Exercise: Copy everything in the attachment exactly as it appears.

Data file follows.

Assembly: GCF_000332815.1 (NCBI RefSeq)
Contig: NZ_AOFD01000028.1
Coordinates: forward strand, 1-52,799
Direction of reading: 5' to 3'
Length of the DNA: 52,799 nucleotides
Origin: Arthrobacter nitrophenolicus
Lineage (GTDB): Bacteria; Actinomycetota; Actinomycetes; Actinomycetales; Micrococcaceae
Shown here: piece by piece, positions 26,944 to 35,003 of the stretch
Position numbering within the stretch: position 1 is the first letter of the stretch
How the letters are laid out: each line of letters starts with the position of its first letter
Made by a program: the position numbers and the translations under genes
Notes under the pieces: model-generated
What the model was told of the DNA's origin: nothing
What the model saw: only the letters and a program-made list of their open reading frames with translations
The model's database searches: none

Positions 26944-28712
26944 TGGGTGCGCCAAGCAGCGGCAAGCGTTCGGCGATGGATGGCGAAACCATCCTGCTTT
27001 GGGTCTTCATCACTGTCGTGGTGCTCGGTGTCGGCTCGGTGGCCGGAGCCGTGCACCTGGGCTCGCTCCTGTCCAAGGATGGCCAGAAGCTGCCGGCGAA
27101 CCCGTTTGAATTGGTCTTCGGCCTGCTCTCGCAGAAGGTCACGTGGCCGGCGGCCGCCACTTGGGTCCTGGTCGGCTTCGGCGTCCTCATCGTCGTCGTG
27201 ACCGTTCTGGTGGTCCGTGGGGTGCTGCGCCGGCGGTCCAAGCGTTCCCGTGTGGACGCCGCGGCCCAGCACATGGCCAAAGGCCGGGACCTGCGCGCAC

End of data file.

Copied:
Assembly: GCF_000332815.1 (NCBI RefSeq)
Contig: NZ_AOFD01000028.1
Coordinates: forward strand, 1-52,799
Direction of reading: 5' to 3'
Length of the DNA: 52,799 nucleotides
Origin: Arthrobacter nitrophenolicus
Lineage (GTDB): Bacteria; Actinomycetota; Actinomycetes; Actinomycetales; Micrococcaceae
Shown here: piece by piece, positions 26,944 to 35,003 of the stretch
Position numbering within the stretch: position 1 is the first letter of the stretch
How the letters are laid out: each line of letters starts with the position of its first letter
Made by a program: the position numbers and the translations under genes
Notes under the pieces: model-generated
What the model was told of the DNA's origin: nothing
What the model saw: only the letters and a program-made list of their open reading frames with translations
The model's database searches: none

Positions 26944-28712
26944 TGGGTGCGCCAAGCAGCGGCAAGCGTTCGGCGATGGATGGCGAAACCATCCTGCTTT
27001 GGGTCTTCATCACTGTCGTGGTGCTCGGTGTCGGCTCGGTGGCCGGAGCCGTGCACCTGGGCTCGCTCCTGTCCAAGGATGGCCAGAAGCTGCCGGCGAA
27101 CCCGTTTGAATTGGTCTTCGGCCTGCTCTCGCAGAAGGTCACGTGGCCGGCGGCCGCCACTTGGGTCCTGGTCGGCTTCGGCGTCCTCATCGTCGTCGTG
27201 ACCGTTCTGGTGGTCCGTGGGGTGCTGCGCCGGCGGTCCAAGCGTTCCCGTGTGGACGCCGCGGCCCAGCACATGGCCAAAGGCCGGGACCTGCGCGCAC